thing and you need to fix that before anything else.

--
Ben.
Mar 4 '08 #7

P: n/a
In this code:
1 for (tmp = 0; tmp < wordDBSize; tmp++) {
2 word = NULL;
3 word = popStack(wordDB);
4 if (fprintf(dst, "%d: %s\n", tmp + 1, word) < 0)
5 show_err("(antra)[main] Can not write to file. Please
check <destination_filepermissions. Exiting.");
6 /* FIXME - PROBLEM HERE - (line below) */
7 free(word);
8 }

In line 3, you get "word" from popStack(). What if word was NULL?
popStack() do return NULL on one case. You can't free NULL
david wrote:
I will past only two segments from the code it should be enough to see
what I did wrong, I think I know there I made a mistake, but how to
fix it I can not tell. This why I need help from you all.

Main code:
----------------
/* duomenu rasymas i faila */
dst = fopen(argv[2], "w");
if (dst != NULL) {
wordDBSize = sizeStack(wordDB);
for (tmp = 0; tmp < wordDBSize; tmp++) {
word = NULL;
word = popStack(wordDB);
if (fprintf(dst, "%d: %s\n", tmp + 1, word) < 0)
show_err("(antra)[main] Can not write to file. Please
check <destination_filepermissions. Exiting.");
/* FIXME - PROBLEM HERE - (line below) */
free(word);
}
charAverage = wordCountAll / (float)wordCount;
fprintf(dst, "Average (Words: %d, Total chars: %d) : %.2f\n",
wordCount, wordCountAll, charAverage);
fclose(dst);
destroyStack(&wordDB);
} else
show_err("(antra)[main] Can not create <destination_file>
file.");

Stack code:
-----------------
char* popStack(stack *item) {
child *tmp;
char *value;

if (item->root == NULL)
return NULL;
value = item->root->value;
tmp = item->root;
item->root = item->root->next;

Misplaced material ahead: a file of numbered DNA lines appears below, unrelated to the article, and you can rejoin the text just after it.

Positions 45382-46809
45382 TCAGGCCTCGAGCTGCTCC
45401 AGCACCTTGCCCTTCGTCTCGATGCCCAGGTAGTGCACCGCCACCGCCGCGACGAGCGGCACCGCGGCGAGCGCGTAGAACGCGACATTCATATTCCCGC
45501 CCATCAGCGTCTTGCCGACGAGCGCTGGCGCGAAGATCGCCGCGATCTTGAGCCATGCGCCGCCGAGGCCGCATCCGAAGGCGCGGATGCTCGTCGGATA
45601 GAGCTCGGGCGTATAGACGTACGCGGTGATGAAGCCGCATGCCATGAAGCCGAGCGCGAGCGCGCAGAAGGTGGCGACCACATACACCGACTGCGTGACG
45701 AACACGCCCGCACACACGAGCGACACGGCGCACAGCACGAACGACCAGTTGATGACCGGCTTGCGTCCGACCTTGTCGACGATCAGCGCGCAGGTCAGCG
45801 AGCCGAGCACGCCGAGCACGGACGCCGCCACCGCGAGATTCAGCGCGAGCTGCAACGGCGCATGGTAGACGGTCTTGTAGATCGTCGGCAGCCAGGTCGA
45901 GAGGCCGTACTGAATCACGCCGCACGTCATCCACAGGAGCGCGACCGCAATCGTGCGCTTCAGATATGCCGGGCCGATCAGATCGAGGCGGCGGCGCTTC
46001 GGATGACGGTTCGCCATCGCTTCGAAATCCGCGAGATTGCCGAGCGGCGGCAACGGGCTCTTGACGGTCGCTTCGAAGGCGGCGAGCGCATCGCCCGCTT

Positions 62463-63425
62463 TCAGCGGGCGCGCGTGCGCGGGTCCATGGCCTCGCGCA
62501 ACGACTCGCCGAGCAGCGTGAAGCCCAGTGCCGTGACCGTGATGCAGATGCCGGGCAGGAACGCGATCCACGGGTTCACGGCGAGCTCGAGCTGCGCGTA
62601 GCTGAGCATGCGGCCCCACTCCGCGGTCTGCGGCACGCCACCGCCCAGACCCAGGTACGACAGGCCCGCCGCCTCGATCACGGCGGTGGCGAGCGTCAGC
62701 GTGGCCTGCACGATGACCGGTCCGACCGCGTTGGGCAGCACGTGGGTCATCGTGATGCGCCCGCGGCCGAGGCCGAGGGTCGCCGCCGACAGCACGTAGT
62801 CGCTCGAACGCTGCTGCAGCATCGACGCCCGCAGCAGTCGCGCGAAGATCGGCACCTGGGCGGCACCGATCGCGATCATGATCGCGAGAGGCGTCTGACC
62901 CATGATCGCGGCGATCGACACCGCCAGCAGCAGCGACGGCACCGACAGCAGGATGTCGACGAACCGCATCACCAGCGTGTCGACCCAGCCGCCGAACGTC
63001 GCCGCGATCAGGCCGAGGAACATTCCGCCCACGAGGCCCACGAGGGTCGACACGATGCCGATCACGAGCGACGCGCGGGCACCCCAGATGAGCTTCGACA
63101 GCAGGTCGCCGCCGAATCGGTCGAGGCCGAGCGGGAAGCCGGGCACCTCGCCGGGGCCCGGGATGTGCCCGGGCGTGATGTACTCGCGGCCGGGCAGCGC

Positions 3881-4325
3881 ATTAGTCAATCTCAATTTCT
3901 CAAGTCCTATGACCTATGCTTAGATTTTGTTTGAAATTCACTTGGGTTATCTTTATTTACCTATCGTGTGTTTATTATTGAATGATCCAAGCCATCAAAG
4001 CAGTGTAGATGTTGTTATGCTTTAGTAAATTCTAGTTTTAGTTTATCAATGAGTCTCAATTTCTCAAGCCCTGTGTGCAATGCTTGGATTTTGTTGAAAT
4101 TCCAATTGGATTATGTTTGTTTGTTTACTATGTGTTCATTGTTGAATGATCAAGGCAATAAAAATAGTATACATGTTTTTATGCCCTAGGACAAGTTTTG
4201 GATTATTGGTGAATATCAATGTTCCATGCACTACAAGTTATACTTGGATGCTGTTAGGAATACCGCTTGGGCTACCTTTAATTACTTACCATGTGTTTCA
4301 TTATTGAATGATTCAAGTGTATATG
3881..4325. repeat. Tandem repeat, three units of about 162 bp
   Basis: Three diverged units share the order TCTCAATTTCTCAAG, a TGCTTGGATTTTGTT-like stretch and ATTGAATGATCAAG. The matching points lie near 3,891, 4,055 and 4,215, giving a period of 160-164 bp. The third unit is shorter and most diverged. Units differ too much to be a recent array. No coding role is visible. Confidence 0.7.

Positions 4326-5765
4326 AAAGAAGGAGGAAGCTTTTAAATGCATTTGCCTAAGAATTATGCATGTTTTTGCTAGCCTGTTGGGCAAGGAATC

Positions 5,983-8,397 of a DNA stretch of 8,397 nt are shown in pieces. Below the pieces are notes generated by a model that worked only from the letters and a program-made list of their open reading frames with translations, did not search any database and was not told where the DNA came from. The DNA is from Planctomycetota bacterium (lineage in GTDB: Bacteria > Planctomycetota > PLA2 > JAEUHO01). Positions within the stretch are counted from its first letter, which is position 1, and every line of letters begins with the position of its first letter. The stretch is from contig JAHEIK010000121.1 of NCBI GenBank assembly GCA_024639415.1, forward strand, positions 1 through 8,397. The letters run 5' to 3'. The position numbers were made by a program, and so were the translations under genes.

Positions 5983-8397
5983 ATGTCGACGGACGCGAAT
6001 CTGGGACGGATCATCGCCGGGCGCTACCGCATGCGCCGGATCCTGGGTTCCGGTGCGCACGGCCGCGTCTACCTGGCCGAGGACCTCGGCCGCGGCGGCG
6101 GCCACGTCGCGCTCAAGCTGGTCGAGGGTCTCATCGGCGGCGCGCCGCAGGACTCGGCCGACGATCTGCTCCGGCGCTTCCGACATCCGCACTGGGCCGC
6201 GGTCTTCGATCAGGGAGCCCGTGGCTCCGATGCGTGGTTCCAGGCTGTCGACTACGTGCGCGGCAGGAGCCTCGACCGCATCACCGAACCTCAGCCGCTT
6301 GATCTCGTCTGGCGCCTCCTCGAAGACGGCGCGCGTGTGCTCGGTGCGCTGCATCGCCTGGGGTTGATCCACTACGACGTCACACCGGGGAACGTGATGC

free(item->root);
item->size--;

return value;
}

I highlighted in the code there I am have problem. As you can see when
I call popStack it return pointer to the string, which is in my linked
list element and then I free memory of the element. free(word);
returns error:

Macbook:antra_new marius$ ./antra src.txt dst.txt sep.txt
antra(882) malloc: *** error for object 0xc0000003: Non-aligned
pointer being freed
*** set a breakpoint in malloc_error_break to debug
Segmentation fault

So, I think that freeing the element of my list frees my string, which
pointer is located in that element. Removing "free(item-
root);" (stack code) fix this problem and now I can free my string in
the main code, but as you can see in this situation I am leaving
garbage in the memory and I don not want to do that.

Firstly I would like to know, does freeing my element from linked list
frees the string which pointer is located in that element. And finally
how could I fix that?

P.S. My stack holds the pointers in char arrays.
Mar 5 '08 #8

P: n/a
Thought about that and checked some time ago, it does not return NULL;
It does return exact the same amount of strings (char pointers) I
pushed in the code above, the only problem it does not show the words
and some garbage.

Ben:
Sorry, only after your second post I noticed the mistake. I will try
to recompile code when I have a chance.
Mar 5 '08 #9

P: n/a
ru*********@gmail.com writes:
[...]
In line 3, you get "word" from popStack(). What if word was NULL?
popStack() do return NULL on one case. You can't free NULL
[...]

Yes, you can. free(NULL) does nothing. (Doing so may well be an
error; I haven't looked closely at the code.)

--
Keith Thompson (The_Other_Keith) <ks***@mib.org>
Nokia
"We must do something. This is something. Therefore, we must do this."
-- Antony Jay and Jonathan Lynn, "Yes Minister"
Mar 5 '08 #10